On Thursday, the Mexican Senate approved a legal reform allowing the Executive branch to promote the referendum on the revocation of the presidential mandate without such promotion being considered political propaganda.
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The reform, which came into force on Friday, modified the electoral ban that prevented any government employee from urging the citizenry to participate in the consultation to be held on April 10.
"I welcome the adoption of this reform because it promotes participation in an important democratic process," President Andres Manuel Lopez Obrador (AMLO) stated, recalling that the referendum will allow citizens to qualify if he is fulfilling his mandate well.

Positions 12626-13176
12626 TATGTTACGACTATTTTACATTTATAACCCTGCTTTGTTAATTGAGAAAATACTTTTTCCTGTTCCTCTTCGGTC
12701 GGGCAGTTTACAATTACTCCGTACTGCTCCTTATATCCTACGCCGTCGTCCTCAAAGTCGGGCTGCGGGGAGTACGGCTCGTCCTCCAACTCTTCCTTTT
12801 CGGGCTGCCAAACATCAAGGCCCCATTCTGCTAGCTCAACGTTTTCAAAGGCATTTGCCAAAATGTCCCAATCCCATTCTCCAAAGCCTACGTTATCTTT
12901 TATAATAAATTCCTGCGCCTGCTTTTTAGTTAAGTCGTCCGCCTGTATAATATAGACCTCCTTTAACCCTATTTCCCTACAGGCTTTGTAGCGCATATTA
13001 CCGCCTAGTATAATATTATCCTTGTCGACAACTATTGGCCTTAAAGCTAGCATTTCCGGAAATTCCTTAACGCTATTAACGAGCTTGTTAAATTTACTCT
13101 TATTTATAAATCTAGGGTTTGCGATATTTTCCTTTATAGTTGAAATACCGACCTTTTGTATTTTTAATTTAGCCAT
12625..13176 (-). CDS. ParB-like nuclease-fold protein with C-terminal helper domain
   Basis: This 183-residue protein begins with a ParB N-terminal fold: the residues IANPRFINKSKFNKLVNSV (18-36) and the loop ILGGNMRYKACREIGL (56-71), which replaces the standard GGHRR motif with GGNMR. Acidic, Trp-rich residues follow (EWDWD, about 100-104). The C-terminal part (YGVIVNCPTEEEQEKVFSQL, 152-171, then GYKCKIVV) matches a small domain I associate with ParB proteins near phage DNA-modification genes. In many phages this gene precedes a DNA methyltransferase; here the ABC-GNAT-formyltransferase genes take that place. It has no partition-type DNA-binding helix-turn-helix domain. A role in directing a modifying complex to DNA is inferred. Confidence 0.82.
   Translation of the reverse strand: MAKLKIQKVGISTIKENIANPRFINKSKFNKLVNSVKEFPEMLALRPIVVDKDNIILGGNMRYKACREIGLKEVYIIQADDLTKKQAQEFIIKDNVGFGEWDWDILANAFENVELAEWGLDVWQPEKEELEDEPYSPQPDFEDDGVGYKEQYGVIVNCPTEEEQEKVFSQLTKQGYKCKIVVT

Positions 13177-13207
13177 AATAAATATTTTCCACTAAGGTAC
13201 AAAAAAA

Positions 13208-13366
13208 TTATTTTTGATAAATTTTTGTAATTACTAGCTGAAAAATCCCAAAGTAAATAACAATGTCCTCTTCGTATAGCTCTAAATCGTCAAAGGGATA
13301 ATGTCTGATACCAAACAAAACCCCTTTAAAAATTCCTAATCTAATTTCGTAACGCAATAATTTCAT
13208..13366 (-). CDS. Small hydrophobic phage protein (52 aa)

He stressed that government employees will have to work hard to promote this process since a consultation made by outlet Capital 21 showed that 67,6 percent of possible participants in the referendum had not heard anything about it.
"To make citizens aware of the process, the National Electoral Institute (INE) must divulge how many voting boxes it will install and where they will locate them," AMLO stressed. He also recalled that many citizens will have to travel to participate in the referendum because not every municipality will have poll centers.
Although the revocation consultation is not binding, Lopez Obrador reiterated that he will leave office if most citizens rate his management negatively. "A president should not wait until the end of his administration to resign if citizens consider revoking him or her appropriate," he stressed.
However, this is very unlikely to happen since AMLO registered an approval rate of 54 percent in a survey conducted by the outlet El Financiero in March.